- Payable accounts: Payables incurred by the enterprise daily and are unpaid when selling your business
- must be settled by you or your business.
- Tax liabilities: Settle any tax obligations you have before selling the business or work out how the company will pay them. Workers’ entitlements: Establish how you’ll settle unpaid workers’ entitlements, such as extended service leave and unpaid leave. You may also work out how the company will pay them after the sales process. You’ll be ready if you know these fees. There won’t be hidden charges that may have affected the sales price.
8. Prepare the Sale Contract
An intermediary can draft the sales contract. Follow the relevant state or territory laws during contract preparation. You may ask a solicitor to check the contract’s validity and terms before signing it.
The solicitor will ensure:
- The relevant assets are transferred
- The contract has sections on creditors, liabilities, and leases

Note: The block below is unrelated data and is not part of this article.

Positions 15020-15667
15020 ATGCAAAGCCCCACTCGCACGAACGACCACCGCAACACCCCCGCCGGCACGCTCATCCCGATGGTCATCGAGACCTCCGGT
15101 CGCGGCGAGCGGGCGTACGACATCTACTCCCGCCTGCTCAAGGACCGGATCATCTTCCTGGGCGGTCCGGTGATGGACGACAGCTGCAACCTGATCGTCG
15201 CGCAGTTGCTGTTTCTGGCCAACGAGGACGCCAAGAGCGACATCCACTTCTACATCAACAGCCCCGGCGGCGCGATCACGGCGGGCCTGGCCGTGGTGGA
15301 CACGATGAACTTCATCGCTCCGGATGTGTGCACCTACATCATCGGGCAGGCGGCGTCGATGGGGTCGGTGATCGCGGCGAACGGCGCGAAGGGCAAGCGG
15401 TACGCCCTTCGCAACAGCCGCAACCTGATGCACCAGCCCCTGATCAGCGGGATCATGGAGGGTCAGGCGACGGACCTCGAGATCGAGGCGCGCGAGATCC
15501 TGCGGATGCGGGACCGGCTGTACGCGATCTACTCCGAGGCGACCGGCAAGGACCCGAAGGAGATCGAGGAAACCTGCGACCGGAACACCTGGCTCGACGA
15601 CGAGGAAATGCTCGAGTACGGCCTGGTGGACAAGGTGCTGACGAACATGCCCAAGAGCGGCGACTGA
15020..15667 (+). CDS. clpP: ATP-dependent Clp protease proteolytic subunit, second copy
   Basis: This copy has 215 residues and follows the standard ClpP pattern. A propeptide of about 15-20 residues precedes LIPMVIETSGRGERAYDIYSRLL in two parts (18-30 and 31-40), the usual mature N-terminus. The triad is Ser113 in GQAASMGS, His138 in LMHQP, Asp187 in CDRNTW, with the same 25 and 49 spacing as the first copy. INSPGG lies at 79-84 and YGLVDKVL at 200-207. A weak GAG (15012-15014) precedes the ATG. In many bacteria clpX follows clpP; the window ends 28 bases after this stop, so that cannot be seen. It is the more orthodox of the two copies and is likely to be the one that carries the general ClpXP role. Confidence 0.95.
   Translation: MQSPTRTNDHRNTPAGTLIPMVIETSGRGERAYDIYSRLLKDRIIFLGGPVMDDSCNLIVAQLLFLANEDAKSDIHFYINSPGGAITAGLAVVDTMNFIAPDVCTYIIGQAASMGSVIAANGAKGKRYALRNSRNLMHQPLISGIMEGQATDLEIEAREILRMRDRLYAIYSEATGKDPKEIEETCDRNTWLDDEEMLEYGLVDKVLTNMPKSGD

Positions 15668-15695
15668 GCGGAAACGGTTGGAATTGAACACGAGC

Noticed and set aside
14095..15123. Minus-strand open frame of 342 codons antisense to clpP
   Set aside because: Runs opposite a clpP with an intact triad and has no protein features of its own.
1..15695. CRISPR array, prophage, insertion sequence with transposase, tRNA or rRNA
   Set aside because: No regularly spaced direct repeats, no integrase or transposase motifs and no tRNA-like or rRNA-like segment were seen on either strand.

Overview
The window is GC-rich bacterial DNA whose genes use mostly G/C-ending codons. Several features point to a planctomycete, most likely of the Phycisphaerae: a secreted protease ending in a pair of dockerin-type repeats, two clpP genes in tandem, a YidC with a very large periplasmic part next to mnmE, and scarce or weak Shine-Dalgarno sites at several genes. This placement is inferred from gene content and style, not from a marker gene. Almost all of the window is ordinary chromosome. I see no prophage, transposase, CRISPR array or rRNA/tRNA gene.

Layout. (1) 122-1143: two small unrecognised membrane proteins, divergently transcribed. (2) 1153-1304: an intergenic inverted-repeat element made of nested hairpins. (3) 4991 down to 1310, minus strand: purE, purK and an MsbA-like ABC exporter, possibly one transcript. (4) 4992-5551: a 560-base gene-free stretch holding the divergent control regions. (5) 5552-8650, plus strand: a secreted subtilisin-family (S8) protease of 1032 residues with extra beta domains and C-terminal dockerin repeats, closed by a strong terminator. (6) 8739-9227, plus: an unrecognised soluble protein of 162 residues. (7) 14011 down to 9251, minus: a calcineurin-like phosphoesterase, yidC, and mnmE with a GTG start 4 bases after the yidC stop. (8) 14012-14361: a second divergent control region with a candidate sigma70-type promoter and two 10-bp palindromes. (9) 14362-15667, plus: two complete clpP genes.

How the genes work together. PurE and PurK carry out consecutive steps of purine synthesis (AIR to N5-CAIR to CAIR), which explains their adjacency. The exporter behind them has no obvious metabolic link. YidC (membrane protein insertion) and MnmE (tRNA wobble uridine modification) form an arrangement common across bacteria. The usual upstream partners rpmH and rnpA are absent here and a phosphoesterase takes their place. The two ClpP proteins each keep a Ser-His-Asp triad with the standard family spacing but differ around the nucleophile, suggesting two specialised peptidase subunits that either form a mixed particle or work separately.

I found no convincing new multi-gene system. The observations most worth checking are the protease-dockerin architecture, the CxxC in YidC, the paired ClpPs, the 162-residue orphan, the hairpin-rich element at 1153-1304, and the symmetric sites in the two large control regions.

- The transfer is comprehensive on how current employees and workers’ entitlements will be handled
- The contract details what happens if any party withdraws from the agreement before it is complete
- The contract addresses other potential issues, such as mistakes in the contract and competing clauses
Scrutinise the contract before signing it. This approach can help you avoid problems, such as civil proceedings against you.
9. Manage Your Employees
Inform your employees of the transition and address their concerns. Tell them if they’ll work under the new owner or leave the business. You’ll have no obligations to them if you address all their issues. Give them notice of ending their employment agreements with you or offer payment.